The Dallas Cowboys took a huge blow yesterday to the defensive line when 2015 second round pick DE Randy Gregory was suspended for the first four games of the 2016 season after his fourth failed drug test post-NFL-Combine.
Gregory's position was already one of concern for the Cowboys this off season, but now that priority is greatly elevated. As far as we know, the team has yet to come any closer to a decision on the future of Greg Hardy, and should he exit in free agency it would leave DeMarcus Lawrence as the only pass rusher under contract for the upcoming season that has at least one career sack.
Even if they re-sign Jeremy Mincey and Jack Crawford, the two other free agents at the position, Dallas would be bringing back just a combined four sacks from the pair last year - all of which came from Crawford. Both have been with the team for two seasons, and have a combined 12 sacks in that time.
Enter Ronald Blair, who's name has blown up in draft talks over the past short weeks. A small school prospect out of Appalachian State, it took some time for scouts to discover this potential hidden gem. However, once they did, plenty of them fell in love with the 6' 1", 272 pound pass rusher:
Five NFL prospects I think I'm higher on than most: DE Ronald Blair CB Xavien Howard WR Pharoh Cooper WR Rashard Higgins DT Hassan Ridgeway
While his secret may become less and less well kept in the lead up to the draft, which will include Blair's Combine performance, the tape for Ronald Blair doesn't go without showing some flaws.
If the Cowboys like Blair, they may have to guarantee his selection with the 34th overall pick. I also think there may be a strong chance he falls to them in the third round, where he would then become a much less expensive solution for the pass rush.
Let's take a look at his film to further understand the impact in size, speed, and pass-rush ability that Blair could bring to Dallas:
Before taking a look at #49 in white, just notice the team in orange that he is going up against. This tape from Blair is from his visit to the Clemson Tigers - who went undefeated this season all the way up until the National Championship Game. Thus, the impact plays he makes are coming against top-end competition - which will only further improve his stock.
In it, you see the versatility that would make him a favorable prospect for Rod Marinelli. While he doesn't show a ton of explosiveness and speed, he finds a way to consistently impact the play by being in the backfield - whether he rushes from the edge or the inside.
When rushing from the edge, Blair reminds me of the Cowboys' DeMarcus Lawrence. While it took Lawrence a few seasons to put things together, he came onto the scene at the end of 2015 to be an explosive defensive end.
Blair will need to improve his overall hand-speed and bend from the edge pass-rush position, but will only benefit from playing with some of the talented defensive linemen already in place such as Lawrence, Tyrone Crawford and David Irving.
It is likely unfair to expect Blair to come into Dallas and record a high sack total in his first season, but what I think he will give this team over time is a solid tackler along the defensive line that makes his presence felt on every snap possible.
The team has no idea what they have in Randy Gregory, after an injury-washed 2015 led to his current suspension to start 2016, and it is now time they found solid, bonafide answers at this position. The hard-nosed Blair can be just that, while not forcing the team to use the fourth overall pick on this priority thanks to Gregory.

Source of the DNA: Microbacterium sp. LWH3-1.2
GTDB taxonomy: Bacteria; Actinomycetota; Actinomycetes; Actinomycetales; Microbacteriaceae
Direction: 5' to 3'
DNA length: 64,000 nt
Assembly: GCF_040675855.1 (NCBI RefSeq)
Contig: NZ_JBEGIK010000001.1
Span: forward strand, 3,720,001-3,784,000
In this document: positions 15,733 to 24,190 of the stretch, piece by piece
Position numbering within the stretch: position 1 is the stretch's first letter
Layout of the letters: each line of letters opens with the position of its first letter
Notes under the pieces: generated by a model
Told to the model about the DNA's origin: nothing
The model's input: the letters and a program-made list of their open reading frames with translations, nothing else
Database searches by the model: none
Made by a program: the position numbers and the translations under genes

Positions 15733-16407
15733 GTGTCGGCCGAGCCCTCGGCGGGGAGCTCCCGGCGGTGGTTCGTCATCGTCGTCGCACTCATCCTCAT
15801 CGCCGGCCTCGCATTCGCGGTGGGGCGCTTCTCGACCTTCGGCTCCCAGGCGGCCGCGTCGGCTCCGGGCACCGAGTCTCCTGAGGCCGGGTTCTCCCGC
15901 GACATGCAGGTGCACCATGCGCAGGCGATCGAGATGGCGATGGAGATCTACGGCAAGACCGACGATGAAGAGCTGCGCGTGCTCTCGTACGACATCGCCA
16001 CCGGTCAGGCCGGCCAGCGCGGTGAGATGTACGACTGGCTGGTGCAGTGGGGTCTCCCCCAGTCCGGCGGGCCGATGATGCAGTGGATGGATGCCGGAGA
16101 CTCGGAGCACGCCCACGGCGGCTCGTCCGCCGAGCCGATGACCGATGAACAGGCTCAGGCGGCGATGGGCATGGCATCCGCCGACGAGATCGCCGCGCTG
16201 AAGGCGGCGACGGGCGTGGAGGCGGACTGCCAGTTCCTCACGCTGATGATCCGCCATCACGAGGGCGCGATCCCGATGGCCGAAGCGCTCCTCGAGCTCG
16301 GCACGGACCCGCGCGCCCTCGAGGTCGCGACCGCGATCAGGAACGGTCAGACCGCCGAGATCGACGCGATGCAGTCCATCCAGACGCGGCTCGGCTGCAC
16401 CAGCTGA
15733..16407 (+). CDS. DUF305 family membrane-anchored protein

This was a popular instant reaction by fans upon the news of the suspension, as the talks of Joey Bosa to the Cowboys greatly escalated.
Randy Gregory is a player that I am pulling for not just because he plays with a star on the side of his helmet, but because he genuinely came off as incredibly grateful when drafted by the Cowboys - and appeared ready to use it to put his negative past behind him. Clearly that is now not the case, and Gregory needs help from the organization and his close support-system.
Should Gregory come back and contribute as a situational pass rusher along a defensive line consisting of Greg Hardy, Tyrone Crawford, David Irving, Nick Hayden, DeMarcus Lawrence, and rookie draft-steal Ronald Blair, the Cowboys front may finally live up to the expectations we all set for them this season.
Was Sunday A “Wake Up Call,” Or Were Cowboys Exposed?
Entering last Sunday's game in Indianapolis, the Dallas Cowboys were riding high. Having won five straight games, including key victories over the top seeded Saints and division rival Eagles, everything seemed to be breaking right for the Cowboys heading into the home stretch.
Their defense was playing like one of the best in football, and after firing Paul Alexander and trading for Amari Cooper their offense was clicking just as they'd hoped. They needed (and still need) just one win to officially close out the division and clinch a home playoff game in January.
Instead, the Cowboys got absolutely demolished by the Indianapolis Colts. Of course, there's no shame in losing a road game to an 8-6 team in the NFL, but the way in which they lost certainly deserves some shame. Not even the 23-0 score can encapsulate the complete butt-kicking Dallas received at the hands of the Colts, and it was the type of loss that can sometimes make you question the blueprint.
The Cowboys, however, are not looking at it that way. Multiple leaders in the locker room have spoke this week about how they "needed" to lose like that. Running back Ezekiel Elliott called the loss embarrassing, but also said it is better for Dallas in the "grand scheme of the season."
Clearly, the leaders and coaches are calling the putrid performance a wake up call, something that will galvanize them and reset their win streak heading into the postseason. But is this really the case, or was the shutout defeat more of a sign of things to come?
Obviously it's too early to say for sure, but I do think it can be a little bit of both.
No, the Cowboys are not the class of the NFC, despite beating what can be called the best team in the same conference a couple weeks ago. There probably will prove to be some drop-off from the top 3 seeds in the conference and the Cowboys, if for no other reason than Dallas will have to go on the road to play those teams in the playoffs. It's really hard to win on the road in the NFL, especially with the increased wackiness of 2018.